Andrei brought up the idea of encoding the sharing of an object between threads in the type of the object. After months of discussions we are still not sure how far we want to go with it. One thing is for sure, letting the programmer mark objects for sharing can help the compiler prevent a lot of concurrency bugs.

One of the common concurrency errors is accidental sharing. Some data structures are designed for multi-threaded access, e.g., objects with synchronized methods; and they usually work just fine (except for deadlocks). The problem is when a chunk of data that was not designed for sharing is accessed by multiple threads. There is no easy way to detect this error since, in general, concurrency bugs are hard to reproduce.

The proposal is to make accidental sharing impossible. This requires that all objects, by default, be thread local. For instance, if you declare a global object and initialize it in one thread, another thread will see a different version of this object. In most cases it will see a null pointer or an unitialized object handle, and you’ll get an easy to reproduce null-reference error.

If you consciously want to share an object, you have to declare it “shared”. This type modifier is transitive (just like const and invariant in the D programming language), so you  can’t have references to non-shared object inside a shared object. It simply won’t compile.

A function may declare its (reference) parameter as “shared”, in which case the compiler won’t let you pass a non-shared object to it. Conversely, if the parameter is declared as non-shared (the default), no shared argument may be passed in its place. There is a guarantee that it will be thread-local. (See however “unsharing”.)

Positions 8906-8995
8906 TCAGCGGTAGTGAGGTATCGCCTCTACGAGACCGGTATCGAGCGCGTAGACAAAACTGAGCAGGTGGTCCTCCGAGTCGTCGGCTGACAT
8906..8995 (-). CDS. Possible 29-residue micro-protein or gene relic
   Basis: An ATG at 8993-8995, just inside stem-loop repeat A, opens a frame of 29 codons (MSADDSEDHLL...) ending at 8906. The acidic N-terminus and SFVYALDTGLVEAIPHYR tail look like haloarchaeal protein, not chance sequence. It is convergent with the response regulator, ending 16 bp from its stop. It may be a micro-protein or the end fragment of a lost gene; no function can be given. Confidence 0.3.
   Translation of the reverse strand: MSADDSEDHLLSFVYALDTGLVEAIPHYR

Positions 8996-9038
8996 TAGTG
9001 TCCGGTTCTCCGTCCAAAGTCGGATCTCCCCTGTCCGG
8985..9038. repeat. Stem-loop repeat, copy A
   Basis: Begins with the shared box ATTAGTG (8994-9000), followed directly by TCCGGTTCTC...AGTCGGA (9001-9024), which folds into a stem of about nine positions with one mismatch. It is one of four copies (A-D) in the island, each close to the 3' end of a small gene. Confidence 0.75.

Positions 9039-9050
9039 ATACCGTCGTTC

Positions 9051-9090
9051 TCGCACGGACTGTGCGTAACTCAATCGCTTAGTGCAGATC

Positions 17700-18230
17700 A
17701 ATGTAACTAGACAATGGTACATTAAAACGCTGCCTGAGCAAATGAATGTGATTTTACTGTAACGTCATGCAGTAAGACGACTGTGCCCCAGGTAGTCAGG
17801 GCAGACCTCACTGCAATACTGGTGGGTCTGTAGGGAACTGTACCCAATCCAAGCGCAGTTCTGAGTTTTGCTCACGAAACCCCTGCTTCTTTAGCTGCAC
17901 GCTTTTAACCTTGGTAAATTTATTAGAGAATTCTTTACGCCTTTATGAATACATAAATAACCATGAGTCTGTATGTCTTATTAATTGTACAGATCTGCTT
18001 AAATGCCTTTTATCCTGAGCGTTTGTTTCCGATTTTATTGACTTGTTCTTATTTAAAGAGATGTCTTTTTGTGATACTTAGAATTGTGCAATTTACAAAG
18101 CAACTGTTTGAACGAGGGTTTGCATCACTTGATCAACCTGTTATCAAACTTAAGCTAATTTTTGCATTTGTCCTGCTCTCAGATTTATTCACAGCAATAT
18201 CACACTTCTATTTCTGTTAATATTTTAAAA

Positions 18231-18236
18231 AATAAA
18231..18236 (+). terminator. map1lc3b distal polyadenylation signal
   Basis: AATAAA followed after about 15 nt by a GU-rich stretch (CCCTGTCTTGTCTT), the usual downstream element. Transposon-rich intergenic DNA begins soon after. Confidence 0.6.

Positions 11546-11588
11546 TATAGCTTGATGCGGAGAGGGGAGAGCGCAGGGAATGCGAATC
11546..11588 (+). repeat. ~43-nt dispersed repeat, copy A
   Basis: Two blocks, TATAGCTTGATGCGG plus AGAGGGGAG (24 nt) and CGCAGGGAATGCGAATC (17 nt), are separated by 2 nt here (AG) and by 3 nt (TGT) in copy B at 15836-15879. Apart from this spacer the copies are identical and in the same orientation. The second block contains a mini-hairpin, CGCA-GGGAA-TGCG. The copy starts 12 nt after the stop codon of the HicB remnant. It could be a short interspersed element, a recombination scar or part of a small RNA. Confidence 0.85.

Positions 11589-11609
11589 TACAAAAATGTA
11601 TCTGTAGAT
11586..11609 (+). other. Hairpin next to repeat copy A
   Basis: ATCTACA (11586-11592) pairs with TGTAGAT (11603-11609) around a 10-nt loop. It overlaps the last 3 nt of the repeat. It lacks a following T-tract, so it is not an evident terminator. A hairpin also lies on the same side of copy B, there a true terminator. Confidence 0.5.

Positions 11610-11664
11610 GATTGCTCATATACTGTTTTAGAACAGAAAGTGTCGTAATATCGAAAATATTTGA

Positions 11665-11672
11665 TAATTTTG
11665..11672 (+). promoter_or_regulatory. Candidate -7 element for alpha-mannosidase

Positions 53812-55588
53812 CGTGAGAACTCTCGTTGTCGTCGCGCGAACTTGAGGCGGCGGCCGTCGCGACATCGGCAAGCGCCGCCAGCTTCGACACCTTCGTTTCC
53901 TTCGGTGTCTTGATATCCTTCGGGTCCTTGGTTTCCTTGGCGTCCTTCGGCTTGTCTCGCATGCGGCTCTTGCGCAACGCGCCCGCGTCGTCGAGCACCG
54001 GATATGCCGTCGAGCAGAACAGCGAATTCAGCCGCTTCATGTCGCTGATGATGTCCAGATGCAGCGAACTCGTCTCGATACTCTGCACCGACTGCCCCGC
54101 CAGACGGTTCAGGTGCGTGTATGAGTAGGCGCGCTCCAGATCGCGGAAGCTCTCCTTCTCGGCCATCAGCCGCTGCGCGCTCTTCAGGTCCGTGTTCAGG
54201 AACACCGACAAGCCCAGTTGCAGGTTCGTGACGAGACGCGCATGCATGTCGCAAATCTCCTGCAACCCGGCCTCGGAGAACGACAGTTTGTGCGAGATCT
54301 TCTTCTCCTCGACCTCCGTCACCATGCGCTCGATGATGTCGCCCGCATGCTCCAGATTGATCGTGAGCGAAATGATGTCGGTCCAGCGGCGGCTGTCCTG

Let me discuss potential objections to this scheme.

The first is performance–not for shared objects, mind you, but for the non-shared ones. Walter tells us that accessing a thread-local static variable adds between 1 to 3 instructions of overhead. That seems quite reasonable. Especially considering that in multi-threaded environment the use of global non-shared variables is rarely correct.

There is also a performance penalty when starting a new thread–all static variables it has access to have to be default-initialized, plus all module constructors have to be called. This might amount to quite a bit. We will recommend not to overuse global variables and module constructors. The way to amortize this cost is to create thread pools.

What about invariant objects (ones that are never modified)? Those can be safely shared, so they must be allocated as not thread-local. It is okay for a shared object to contain references to invariant objects.

Can a shared object be “unshared”? This is a tricky one. There are situations when threads hand over objects to each other. The object is only shared during the handover, but otherwise is accessed by one thread at a time. The currently owning thread should be able to call regular library functions (that don’t expect sharing) with such objects. So we need some kind of share/unshare cast. On the other hand, such cast creates a wormhole into accidental sharing. There is an interesting SharC paper that discusses runtime techniques to make “unsharing” safe. Safe casting from temporarily non-shared to shared is even more tricky. I’ll talk more about it in my next post.

Finally, there is an unexpected bonus from this scheme for the garbage collector. We will be able to use a separate shared heap (which will also store invariant objects), and separate per-thread heaps for non-shared objects. Since there can’t be any references going from the shared/invariant heap to non-shared ones, per-thread garbage collection will be easy. Only occasional collection of the shared heap would require the cooperation of all threads, and even that could be done without stopping the world.

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